A small commune near Zurich has become the first place in Switzerland to make spitting in public a payable offence.This content was published on April 17, 2007 - 08:13
The fines are part of Wallisellen's new clean-up programme which also involves the issuing of yellow and red "warning" cards to offenders.
"This is the event of the century. Super!" was one comment on the commune's website which seemed to capture local sentiment.
"I hope others follow your example so I won't have to avoid spit or litter when I walk on the streets," it added.
The "punitive" clean-up programme, which was launched at the beginning of the year, is taking place in two phases.
Following an initial information and awareness campaign, in which yellow warning cards are sent to the offending residents, a second stage will start in June with the yellow cards turning red – accompanied by a relevant fine.
Anyone caught spitting or littering will have to pay a SFr30 ($36.50) penalty, while leaving dog excrement on streets will cost SFr80. Similar penalties were introduced in Basel in January 2006 for littering (SFr50) and for allowing dogs to foul the streets (SFr100).
Alexandra Taverner, from Wallisellen's rubbish collection department, said that most local people seemed happy about the new rules, which have taken several years to introduce.
Taverner said they were implemented as soon as the commune was given the go ahead: "We first wanted to know if these measures, like other legislation we introduced, were legally viable."
The Association of Swiss Cities estimates that littering costs communes with over 10,000 inhabitants around SFr100 million ($82.3 million) annually – or 20 per cent of their overall public highways budget.
"It is not down to public authorities to pay for the negligence of just a few," said Christian Schütz, head of Wallisellen's public roads department.
Schütz said it shouldn't be difficult to catch people - they have sufficient resources as a fifth police officer will soon be patrolling the commune with the specific aim of helping to keep the streets clean.
Municipal police head Christian Clavadetscher says he expects police work to become simpler.
"We already have the authority to issue fines, but we must then press charges. Now the system will be more direct," he said.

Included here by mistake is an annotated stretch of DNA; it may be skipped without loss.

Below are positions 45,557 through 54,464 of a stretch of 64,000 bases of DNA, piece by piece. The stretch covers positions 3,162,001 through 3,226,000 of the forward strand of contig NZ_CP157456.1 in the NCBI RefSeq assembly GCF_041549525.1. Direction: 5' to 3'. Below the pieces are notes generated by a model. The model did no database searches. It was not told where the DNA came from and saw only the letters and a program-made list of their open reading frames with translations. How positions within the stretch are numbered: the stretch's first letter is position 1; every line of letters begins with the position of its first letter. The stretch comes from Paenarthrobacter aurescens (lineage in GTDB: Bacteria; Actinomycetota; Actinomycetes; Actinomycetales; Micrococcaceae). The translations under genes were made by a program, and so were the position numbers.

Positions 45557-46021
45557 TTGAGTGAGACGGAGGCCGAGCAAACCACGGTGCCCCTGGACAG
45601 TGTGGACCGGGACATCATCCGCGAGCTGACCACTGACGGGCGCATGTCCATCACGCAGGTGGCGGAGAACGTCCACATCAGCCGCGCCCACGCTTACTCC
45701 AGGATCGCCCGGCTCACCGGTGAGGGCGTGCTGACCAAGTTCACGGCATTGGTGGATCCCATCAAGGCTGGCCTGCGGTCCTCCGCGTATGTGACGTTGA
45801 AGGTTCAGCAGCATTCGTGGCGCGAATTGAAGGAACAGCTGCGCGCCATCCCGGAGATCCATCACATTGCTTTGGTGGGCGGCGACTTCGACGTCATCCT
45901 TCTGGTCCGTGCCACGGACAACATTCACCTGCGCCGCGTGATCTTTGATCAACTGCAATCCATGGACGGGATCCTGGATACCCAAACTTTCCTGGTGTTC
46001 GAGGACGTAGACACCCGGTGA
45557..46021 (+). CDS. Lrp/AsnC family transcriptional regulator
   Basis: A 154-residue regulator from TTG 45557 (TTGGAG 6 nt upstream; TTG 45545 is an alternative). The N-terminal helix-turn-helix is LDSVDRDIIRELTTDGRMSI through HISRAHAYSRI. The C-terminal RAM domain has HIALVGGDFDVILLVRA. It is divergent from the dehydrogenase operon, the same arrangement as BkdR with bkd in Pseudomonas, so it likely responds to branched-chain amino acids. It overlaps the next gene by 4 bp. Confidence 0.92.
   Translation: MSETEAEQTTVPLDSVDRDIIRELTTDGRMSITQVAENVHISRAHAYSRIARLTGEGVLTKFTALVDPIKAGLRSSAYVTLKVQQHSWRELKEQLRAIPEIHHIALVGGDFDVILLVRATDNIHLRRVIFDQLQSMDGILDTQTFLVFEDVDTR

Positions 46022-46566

But Niels Michel, director of the campaign collective that coordinates anti-littering campaigns, warned that the fine system was a double-edged sword.
"Basel has only fined 11 people in a year. It's nearly impossible to catch offenders. The idea has boomeranged: those who don't want to do anything can always say it's useless."
For Schütz the "Clean Wallisellen" programme is already having a positive effect.
"Those who claimed that people could still be properly educated if we left rubbish around realised they were wrong. Dirtiness encourages dirtiness and cleanliness encourages cleanliness," he said.
swissinfo, based on a French article by Ariane Gigon Bormann in Wallisellen
A plan of action was launched in Wallisellen at the beginning of 2007 in line with new "clean-up" legislation.
It includes the replacement of the bulky recycling containers with smaller units equipped with underground reservoirs. Sensors indicate when the containers are four-fifths full so that service personnel can empty them.
At the same time, people may be fined for spitting, dropping litter or allowing their dogs to foul the streets.
Wallisellen used the German city of Frankfurt as a model, where the authorities boast that cleanliness has "improved considerably" due to the anti-litter programme.
Social attitudes towards spitting have changed greatly in western Europe since the Middle Ages. Then frequent spitting was part of everyday life and it was thought ill-mannered to suck back saliva to avoid spitting.
By the early 1700s spitting became viewed as a habit which should be concealed, and by 1859 many considered spitting on the floor or street as vulgar, especially in mixed company.
Spittoons were used openly during the nineteenth century to provide an acceptable outlet for people to spit. They became far less common after the influenza epidemic of 1918 and their use has since virtually disappeared.
In Singapore spitting in public can result in a $1,000 fine.
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